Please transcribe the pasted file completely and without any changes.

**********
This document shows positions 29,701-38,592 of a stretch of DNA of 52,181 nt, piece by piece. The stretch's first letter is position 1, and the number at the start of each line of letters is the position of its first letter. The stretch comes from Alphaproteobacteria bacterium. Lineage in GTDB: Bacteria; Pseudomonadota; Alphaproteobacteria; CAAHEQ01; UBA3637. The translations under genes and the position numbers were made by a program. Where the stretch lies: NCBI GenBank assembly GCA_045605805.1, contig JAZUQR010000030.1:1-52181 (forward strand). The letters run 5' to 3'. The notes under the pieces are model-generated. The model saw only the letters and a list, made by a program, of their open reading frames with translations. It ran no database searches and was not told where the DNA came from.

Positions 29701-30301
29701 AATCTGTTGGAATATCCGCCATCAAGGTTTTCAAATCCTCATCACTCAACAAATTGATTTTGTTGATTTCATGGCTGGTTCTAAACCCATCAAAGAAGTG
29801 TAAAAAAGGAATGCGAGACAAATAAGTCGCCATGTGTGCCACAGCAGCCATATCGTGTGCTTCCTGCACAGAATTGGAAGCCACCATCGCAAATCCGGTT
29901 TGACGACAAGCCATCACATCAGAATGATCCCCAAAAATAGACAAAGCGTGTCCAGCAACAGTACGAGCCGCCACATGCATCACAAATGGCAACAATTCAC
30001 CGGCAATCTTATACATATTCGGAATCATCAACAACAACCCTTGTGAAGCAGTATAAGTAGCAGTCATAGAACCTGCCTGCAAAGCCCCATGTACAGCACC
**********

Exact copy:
This document shows positions 29,701-38,592 of a stretch of DNA of 52,181 nt, piece by piece. The stretch's first letter is position 1, and the number at the start of each line of letters is the position of its first letter. The stretch comes from Alphaproteobacteria bacterium. Lineage in GTDB: Bacteria; Pseudomonadota; Alphaproteobacteria; CAAHEQ01; UBA3637. The translations under genes and the position numbers were made by a program. Where the stretch lies: NCBI GenBank assembly GCA_045605805.1, contig JAZUQR010000030.1:1-52181 (forward strand). The letters run 5' to 3'. The notes under the pieces are model-generated. The model saw only the letters and a list, made by a program, of their open reading frames with translations. It ran no database searches and was not told where the DNA came from.

Positions 29701-30301
29701 AATCTGTTGGAATATCCGCCATCAAGGTTTTCAAATCCTCATCACTCAACAAATTGATTTTGTTGATTTCATGGCTGGTTCTAAACCCATCAAAGAAGTG
29801 TAAAAAAGGAATGCGAGACAAATAAGTCGCCATGTGTGCCACAGCAGCCATATCGTGTGCTTCCTGCACAGAATTGGAAGCCACCATCGCAAATCCGGTT
29901 TGACGACAAGCCATCACATCAGAATGATCCCCAAAAATAGACAAAGCGTGTCCAGCAACAGTACGAGCCGCCACATGCATCACAAATGGCAACAATTCAC
30001 CGGCAATCTTATACATATTCGGAATCATCAACAACAACCCTTGTGAAGCAGTATAAGTAGCAGTCATAGAACCTGCCTGCAAAGCCCCATGTACAGCACC